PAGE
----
Developing and maintaining accountability relationships is essential to discipleship. The general idea behind an accountability relationship—usually put in terms of having an “accountability partner”—is to have a support system in place that can help you guard against sin, provide someone to confess to when you do sin, and to encourage you in disciple’s life.
Verses like James 5:16, “confess your sins to one another so that you might be healed,” speak to the importance of accountability, and we know we need this kind of openness in our discipleship, but we can struggle with knowing how to go about it. Understanding how accountability, particularly confession, should look on a regular basis can be a challenge. Even for those experienced in the practice of accountability, maintaining and knowing how to engage your accountability partner requires guidance.
Here is a tool to try in your discipleship accountability. This is merely a practical way to “check-in,” a prescriptive plan that you can immediately and easily use to define how accountability will look in your discipleship.
When you check-in with your discipler, or your accountability partner—which should be at minimum once per week—try remembering to go through A, E, I, O, U, Y.
A – “A” is for abstinent. What kind of life does your sin have right now? Is it breathing deep breaths because your giving it so much oxygen or gasping for air because you’ve been walking in obedience? Have you been abstinent? If so, for how long? If not, what exactly did you do? From pride to coveting to gluttony to lust, we identify sin by our specific practice of it, when we commit it. Whatever your struggle, abstaining from its destructive habits is central to being kept, and keeping someone, accountable. Often, the first thing to put on the table with your accountability partner is your abstinence or lack of it. Your accountability partner is someone you trust, so trust them with your confession.
E – “Exercise.” Your spiritual state is tied to your emotional, mental, and spiritual states. God requires that we love Him with mind, heart, soul, and strength—that is, with our bodies. Remember Paul’s words, “present your bodies as living sacrifices.” Exercise, however brief or strenuous and in whatever form, calms us, regulates our hormones, gives us perspective, improves our thinking, and teaches us discipline and sacrifice. When you check in with your accountability partner, be sure to go into your physical activity.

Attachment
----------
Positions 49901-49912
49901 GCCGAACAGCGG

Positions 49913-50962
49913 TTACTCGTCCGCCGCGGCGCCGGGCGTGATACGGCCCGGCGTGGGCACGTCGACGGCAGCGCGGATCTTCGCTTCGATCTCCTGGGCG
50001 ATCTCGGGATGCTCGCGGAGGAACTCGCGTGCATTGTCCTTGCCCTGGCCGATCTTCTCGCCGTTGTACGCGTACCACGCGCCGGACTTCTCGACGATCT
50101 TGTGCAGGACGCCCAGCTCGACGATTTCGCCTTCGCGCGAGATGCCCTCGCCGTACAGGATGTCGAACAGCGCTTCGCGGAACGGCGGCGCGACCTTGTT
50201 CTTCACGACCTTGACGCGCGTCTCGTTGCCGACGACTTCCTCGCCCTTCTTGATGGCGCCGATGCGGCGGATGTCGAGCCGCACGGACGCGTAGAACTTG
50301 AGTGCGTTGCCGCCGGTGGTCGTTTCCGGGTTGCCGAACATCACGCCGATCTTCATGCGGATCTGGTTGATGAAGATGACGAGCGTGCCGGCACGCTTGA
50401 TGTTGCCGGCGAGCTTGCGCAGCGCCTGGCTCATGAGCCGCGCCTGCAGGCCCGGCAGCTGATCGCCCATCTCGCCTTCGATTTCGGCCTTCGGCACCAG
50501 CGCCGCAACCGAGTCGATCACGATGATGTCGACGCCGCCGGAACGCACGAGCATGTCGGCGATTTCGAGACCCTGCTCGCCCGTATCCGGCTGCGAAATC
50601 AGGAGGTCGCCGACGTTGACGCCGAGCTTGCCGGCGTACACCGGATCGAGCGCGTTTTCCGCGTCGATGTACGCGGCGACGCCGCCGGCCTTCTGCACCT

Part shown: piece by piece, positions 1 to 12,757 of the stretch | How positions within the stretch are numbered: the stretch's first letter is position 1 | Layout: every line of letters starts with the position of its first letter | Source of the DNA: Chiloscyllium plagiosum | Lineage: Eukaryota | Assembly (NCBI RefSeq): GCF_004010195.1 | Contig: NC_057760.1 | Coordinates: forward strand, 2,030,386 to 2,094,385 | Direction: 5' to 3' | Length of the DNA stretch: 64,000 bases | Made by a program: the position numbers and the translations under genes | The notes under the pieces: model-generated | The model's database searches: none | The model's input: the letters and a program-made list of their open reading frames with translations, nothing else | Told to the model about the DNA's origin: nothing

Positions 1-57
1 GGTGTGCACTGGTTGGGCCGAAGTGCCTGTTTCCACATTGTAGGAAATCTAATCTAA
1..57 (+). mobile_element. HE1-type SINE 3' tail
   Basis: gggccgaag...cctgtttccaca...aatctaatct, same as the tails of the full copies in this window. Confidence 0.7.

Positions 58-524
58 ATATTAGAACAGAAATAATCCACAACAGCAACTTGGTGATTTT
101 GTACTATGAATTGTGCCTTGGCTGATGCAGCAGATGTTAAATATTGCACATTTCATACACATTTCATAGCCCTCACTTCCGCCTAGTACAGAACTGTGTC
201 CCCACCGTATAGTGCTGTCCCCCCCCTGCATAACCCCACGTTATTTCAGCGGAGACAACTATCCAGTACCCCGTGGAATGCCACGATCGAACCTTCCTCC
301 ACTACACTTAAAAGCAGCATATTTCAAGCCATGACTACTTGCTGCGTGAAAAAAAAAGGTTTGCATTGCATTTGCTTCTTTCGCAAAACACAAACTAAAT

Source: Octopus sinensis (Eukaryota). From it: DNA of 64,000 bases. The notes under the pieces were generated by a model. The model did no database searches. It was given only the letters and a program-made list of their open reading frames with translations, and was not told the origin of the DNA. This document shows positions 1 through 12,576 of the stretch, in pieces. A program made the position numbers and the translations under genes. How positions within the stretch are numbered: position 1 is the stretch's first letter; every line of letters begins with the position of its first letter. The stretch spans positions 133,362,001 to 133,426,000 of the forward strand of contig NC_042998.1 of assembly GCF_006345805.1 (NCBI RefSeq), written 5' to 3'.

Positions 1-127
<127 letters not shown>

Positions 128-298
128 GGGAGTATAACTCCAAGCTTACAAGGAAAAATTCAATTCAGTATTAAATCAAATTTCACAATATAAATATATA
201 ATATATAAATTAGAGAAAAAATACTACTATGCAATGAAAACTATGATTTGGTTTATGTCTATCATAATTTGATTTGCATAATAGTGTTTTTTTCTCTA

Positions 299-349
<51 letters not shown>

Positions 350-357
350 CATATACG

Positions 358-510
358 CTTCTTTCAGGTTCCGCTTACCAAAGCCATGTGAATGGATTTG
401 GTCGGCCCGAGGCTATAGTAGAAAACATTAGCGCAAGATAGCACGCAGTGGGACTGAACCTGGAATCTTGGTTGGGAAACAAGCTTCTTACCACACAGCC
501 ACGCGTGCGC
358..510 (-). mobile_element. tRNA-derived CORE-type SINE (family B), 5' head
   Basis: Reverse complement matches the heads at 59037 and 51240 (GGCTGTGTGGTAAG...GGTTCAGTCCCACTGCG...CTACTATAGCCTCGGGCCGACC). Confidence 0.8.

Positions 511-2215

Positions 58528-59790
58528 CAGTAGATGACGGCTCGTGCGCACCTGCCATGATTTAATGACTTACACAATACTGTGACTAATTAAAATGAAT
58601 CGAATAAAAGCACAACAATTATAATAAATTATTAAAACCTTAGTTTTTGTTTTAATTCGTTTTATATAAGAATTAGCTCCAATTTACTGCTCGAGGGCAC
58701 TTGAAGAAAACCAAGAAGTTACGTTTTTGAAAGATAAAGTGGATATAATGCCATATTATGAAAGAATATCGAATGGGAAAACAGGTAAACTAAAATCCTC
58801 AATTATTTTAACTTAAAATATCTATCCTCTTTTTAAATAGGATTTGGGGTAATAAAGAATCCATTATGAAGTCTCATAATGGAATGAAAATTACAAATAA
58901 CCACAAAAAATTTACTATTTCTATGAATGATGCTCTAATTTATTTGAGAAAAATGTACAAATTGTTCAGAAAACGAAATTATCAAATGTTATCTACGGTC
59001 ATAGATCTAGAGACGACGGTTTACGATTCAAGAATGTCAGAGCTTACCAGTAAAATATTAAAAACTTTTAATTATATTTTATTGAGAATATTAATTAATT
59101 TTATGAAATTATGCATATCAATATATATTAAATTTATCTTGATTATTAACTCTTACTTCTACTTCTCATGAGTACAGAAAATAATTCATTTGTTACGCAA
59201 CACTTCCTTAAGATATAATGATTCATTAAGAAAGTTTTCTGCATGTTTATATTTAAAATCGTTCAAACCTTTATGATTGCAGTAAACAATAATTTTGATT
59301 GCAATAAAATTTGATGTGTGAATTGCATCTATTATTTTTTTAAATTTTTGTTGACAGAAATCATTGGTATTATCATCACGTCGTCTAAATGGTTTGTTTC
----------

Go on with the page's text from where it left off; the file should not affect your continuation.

I – “I” stands for “what have I done for myself?” It’s vitally important to love yourself and to care for yourself. Everyday, you should set aside time to serve yourself. Take five minutes to enjoy coffee on your front porch. Read the book you want to, and not just the one you have to. Watch a movie. Go for a walk. Redecorate. Meet up with a friend. Just do something in service to your wellbeing. Jesus says to love our neighbor as ourselves, but we can’t love our neighbor if we haven’t loved ourselves. So when you talk to your accountability partner, share what you have done for yourself.
O – “O” stands for “others.” It’s important to do something for yourself and equally important to serve others. You can’t truly love yourself as God desires you to if you haven’t loved your neighbor as God does. Ask this question of yourself everday and talk about it with your partner at every meeting: how have you served someone today?
U – “Unsaid.” Here is the true essence of confession. Sin isn’t just what we do. It’s what lies beneath what we do. It begins with our root sins, things like resentment, pride, fear, jealousy, and self-protection. What heart condition are you holding onto? What led to your outburst? Your looking at pornography? Your obsessively bitter thoughts and envy? What deep things do you need to confess? What heart sin lies deeper than your enacted sin? What’s unsaid?
Y – “Y” stands for “thankful.” We’re told in 1 Thessalonians 5:18 to “give thanks in all circumstances, for this is God’s will in Christ Jesus.” Sin can effect the heart by making it turn inward, bending it selfishly so that it doesn’t see others or the beauty of the world. To check your heart and to align it with the God who has given you every need and blessing in Christ, try expressing thankfulness for at least one thing each day. It could be the weather, your family, your job, forgiveness of sin, a good meal, or life itself. There’s always something to be thankful for. Express that thankfulness to your accountability partner.
Accountability is discipleship with responsibility. Without diligence, without attending to the details of the process, and without integrity your discipleship relationship will dispense a kind of cheap grace that doesn’t move you toward holiness.